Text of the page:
Those for whom "Regency" is synonymous with "soft porn" (or even not-so-soft porn) are going to be disappointed, but Charity is an engaging heroine whose sense and maturity are a delight. Her commitment to the children is something you really believe in, and not just a plot device, and it is that which first wins her the respect of those around her. The hero is a little bit less well-characterised, but still a strong, but likeable character and the relationship between them is believable and satisfying.

The story is a little episodic (as is often the case with Sheila Walsh), but the very real virtues of the book would make it deserve 4 or even 5 stars if you judge it just against the dross so common these days.

The Tin Princess (Point)
The Tin Princess (Point)
by Philip Pullman
Edition: Paperback

25 of 26 people found the following review helpful
4.0 out of 5 stars Ruritania - Pullman Class, 19 Aug. 2002
"The Tin Princess" is what, on TV, would be called a "spin-off" from the Sally Lockhart novels - there are some familiar characters but the focus is elsewhere.
In reality this is Pullman's take on the Ruritanian novel, and is typically uncompromising. Take a small country stuck between great powers and would *really* happen? If someone who never expected to inherit a throne found himself on it, how well would he *really* cope? Fortunately Pullman's answers include the necessary addition of people with courage and determination, and (necessarily) a great deal more luck than anyone deserves, and you end up with a good story. Good enough to lead this reader to look for sequels, though they would be very difficult to do successfully.
There are disappointments - some readers will be upset that Sally Lockhart hardly makes an appearance. More seriously the character from whose view we see the story, Becky, is not really the heroine - that position belongs to the unlikeliest character in the book, the "Tin Princess" herself, Adelaide once the downtrodden skivvy from "The Ruby in the Smoke". Becky learns about life, romance and herself - a little - but many readers must feel a bit cheated in not having her given a story of her own as well. There is also a problem in that one of the strands of the story - a physically passionate love affair - has to be handled very allusively in a book sold to younger readers, though Pullman does an excellent job.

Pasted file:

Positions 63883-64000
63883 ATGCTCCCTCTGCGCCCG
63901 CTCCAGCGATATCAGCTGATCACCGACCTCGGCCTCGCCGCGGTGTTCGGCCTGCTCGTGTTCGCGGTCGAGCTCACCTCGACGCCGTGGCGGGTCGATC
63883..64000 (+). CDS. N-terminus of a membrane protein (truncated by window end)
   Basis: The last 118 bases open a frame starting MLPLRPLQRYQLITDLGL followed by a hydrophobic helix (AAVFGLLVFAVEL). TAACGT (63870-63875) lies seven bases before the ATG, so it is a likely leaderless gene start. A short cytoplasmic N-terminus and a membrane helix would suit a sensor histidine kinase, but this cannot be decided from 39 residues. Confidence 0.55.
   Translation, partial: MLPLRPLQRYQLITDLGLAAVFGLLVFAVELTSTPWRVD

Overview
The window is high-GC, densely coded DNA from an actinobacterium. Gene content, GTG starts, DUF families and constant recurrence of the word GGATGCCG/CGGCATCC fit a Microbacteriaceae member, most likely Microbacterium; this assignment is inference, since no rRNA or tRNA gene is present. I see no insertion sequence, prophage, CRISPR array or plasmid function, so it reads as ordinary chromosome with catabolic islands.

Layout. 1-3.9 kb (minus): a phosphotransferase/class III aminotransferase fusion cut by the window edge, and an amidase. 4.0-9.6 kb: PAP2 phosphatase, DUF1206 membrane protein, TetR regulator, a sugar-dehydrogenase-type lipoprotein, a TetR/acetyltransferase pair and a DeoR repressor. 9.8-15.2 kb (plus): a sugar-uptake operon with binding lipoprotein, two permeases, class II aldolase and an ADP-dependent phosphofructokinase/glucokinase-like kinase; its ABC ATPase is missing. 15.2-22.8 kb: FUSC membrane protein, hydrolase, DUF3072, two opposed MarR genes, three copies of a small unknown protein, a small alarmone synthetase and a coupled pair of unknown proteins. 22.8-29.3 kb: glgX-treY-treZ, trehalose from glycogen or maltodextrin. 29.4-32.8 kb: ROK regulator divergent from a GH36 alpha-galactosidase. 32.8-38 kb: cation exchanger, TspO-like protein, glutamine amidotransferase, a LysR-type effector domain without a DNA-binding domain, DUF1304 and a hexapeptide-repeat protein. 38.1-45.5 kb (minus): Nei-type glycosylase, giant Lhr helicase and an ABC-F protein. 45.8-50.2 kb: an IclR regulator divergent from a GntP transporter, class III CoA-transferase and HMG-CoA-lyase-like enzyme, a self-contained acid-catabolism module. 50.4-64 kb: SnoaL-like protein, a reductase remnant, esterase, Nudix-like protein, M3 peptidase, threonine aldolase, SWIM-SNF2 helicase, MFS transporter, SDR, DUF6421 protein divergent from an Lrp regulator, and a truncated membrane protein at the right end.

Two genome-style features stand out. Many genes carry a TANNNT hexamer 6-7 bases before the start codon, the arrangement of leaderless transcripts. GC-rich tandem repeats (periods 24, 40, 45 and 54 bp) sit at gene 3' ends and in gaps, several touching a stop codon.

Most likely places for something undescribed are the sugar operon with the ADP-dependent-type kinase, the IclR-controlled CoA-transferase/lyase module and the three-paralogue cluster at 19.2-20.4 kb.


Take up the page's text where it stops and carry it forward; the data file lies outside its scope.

For fans of the Ruritanian novel, the problem lies in Pullman's unwillingness to suspend the rules of history or psychology for the benefit of royalty - or for little states with good scenery.
So readers need to be warned - put your preconceptions aside before you start. Having done that, you are in for a treat. The writing is skillful, the plotting masterly and the pace breakneck. Pullman's compassion for all his characters - including the unsympathetic ones - remains as persuasive as ever. He also plays fair with the reader - this is a very good story - not a lesson in historical morality.
But it would be nice to have more about Becky - another book maybe, Mr Pullman?